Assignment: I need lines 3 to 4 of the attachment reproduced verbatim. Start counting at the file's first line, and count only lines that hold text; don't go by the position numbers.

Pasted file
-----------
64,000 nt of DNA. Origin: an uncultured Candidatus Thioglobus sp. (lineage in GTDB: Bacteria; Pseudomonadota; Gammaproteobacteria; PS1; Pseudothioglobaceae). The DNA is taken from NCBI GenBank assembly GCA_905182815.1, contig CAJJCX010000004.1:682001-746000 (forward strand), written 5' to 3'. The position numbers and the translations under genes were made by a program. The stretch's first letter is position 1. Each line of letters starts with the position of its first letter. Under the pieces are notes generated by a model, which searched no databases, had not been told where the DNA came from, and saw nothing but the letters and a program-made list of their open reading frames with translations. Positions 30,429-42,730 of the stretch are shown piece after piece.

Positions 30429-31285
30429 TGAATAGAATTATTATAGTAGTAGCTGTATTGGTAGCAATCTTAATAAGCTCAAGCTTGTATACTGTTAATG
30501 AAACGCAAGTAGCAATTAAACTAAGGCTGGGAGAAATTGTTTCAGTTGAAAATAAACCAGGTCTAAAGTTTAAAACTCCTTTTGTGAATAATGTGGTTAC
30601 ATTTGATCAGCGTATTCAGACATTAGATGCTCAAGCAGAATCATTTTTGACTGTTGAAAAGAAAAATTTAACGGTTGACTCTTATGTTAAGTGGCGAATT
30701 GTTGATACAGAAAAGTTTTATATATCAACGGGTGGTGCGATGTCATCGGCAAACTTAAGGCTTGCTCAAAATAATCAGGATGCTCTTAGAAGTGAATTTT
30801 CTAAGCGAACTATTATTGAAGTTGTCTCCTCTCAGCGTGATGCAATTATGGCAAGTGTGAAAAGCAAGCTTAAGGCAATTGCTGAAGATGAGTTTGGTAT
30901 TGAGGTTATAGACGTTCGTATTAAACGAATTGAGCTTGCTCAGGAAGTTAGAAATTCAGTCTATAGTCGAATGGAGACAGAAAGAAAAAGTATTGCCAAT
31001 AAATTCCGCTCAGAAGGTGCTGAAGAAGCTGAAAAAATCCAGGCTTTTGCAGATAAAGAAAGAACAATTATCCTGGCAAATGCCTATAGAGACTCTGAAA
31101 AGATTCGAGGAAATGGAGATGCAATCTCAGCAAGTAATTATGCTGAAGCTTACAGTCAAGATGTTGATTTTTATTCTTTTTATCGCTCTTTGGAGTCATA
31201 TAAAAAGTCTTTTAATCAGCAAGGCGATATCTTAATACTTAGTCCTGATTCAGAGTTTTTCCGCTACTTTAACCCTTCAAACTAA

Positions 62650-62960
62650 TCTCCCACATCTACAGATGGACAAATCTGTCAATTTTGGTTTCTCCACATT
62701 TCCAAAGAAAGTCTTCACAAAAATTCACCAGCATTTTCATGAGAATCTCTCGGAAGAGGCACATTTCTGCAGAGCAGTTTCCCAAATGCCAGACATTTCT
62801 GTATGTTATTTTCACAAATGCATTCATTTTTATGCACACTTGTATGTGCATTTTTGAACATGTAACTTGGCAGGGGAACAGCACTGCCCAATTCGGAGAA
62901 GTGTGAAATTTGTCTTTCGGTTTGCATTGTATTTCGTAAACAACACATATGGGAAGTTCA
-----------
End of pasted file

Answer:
30429 TGAATAGAATTATTATAGTAGTAGCTGTATTGGTAGCAATCTTAATAAGCTCAAGCTTGTATACTGTTAATG
30501 AAACGCAAGTAGCAATTAAACTAAGGCTGGGAGAAATTGTTTCAGTTGAAAATAAACCAGGTCTAAAGTTTAAAACTCCTTTTGTGAATAATGTGGTTAC